Sunday, January 4, 2009

The Old New Year

Back in the year 1582, pope Gregory XIII found that the inaccuracies of the Roman calendar were getting out of hand. Although a leap year had kept aberrations on the calendar down, it now transpired that the earth was spinning 10 days ahead of schedule. His religion being Christian rather than Muslim (which states that when Mohammed can't come to the mountain, the mountain comes to Mohammed), Gregory decided to take a drastic step. He commanded that the calendar be moved forward 10 days. During the last months of 1582 and the early ones of 1583, this was implemented across Europe. Another change was that leap years in start years of new centuries (e.g. 1800, 1900, 2000) would only occur if the year number was divisible by 400.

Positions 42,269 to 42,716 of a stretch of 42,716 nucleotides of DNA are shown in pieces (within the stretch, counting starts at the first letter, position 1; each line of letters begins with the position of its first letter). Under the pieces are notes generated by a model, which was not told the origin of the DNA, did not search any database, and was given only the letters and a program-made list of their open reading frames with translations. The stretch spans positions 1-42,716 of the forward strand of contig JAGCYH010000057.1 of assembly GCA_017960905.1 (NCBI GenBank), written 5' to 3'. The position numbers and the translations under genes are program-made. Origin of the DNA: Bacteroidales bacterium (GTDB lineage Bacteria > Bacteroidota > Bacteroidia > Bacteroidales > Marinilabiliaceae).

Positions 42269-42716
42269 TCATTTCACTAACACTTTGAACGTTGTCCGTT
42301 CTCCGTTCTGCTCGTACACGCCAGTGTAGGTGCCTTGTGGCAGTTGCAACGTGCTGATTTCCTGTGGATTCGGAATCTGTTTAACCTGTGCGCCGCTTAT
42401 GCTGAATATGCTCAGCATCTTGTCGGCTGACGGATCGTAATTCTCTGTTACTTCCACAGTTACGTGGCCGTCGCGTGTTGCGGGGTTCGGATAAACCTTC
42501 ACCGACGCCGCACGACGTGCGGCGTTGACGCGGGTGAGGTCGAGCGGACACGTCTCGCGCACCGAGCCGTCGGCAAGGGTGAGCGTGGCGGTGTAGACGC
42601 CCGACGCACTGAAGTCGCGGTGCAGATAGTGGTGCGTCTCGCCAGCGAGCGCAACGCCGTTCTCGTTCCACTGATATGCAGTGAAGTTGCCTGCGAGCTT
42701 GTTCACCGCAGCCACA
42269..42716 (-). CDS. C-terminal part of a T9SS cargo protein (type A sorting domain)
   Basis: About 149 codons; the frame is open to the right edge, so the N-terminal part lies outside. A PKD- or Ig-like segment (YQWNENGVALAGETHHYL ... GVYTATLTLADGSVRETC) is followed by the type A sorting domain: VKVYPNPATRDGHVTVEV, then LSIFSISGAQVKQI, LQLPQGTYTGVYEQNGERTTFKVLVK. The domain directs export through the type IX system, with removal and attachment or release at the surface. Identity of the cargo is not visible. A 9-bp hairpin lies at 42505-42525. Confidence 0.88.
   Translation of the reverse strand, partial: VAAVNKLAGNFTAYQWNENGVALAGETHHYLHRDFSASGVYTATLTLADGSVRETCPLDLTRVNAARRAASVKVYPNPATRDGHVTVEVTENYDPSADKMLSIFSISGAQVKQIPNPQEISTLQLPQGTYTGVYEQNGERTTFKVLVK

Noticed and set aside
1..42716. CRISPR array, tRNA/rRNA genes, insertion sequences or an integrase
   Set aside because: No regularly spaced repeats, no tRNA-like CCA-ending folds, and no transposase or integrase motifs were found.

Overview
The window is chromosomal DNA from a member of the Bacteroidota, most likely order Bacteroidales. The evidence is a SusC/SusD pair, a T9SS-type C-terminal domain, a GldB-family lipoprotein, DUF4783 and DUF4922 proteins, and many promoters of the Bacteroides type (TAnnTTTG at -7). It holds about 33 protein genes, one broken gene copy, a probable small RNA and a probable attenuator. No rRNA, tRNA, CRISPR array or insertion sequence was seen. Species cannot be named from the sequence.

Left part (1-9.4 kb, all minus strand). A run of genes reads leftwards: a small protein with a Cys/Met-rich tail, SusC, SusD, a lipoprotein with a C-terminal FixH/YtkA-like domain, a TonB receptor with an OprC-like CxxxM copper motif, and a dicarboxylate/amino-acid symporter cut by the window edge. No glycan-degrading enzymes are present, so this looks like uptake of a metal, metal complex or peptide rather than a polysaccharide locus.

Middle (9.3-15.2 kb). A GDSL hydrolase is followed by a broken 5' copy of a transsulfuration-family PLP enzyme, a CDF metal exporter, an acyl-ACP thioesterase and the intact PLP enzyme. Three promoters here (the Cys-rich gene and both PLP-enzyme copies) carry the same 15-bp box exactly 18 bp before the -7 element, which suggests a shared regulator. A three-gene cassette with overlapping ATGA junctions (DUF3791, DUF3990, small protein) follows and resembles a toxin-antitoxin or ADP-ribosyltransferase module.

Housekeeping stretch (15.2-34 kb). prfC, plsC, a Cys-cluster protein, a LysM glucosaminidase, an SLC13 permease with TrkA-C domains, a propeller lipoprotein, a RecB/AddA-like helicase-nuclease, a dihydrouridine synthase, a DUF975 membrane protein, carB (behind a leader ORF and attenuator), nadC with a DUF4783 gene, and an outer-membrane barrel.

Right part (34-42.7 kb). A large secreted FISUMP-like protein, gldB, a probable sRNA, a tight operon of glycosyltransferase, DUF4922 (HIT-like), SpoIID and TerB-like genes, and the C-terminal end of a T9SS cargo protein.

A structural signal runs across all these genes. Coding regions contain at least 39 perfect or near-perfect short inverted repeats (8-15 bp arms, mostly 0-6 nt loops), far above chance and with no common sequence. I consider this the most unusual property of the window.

Protestants were not always eager to follow a papal decree. In Scotland, the Old New Year was kept until fairly recently in some quarters. This led to Christmas being celebrated on January 6th (in fact the Epiphany). However, it should be pointed out that formally, the corrections of the Gregorian calendar were accepted across the world by 1923.

1 comment:

Big Mark 243 said...

Intellectually interesting.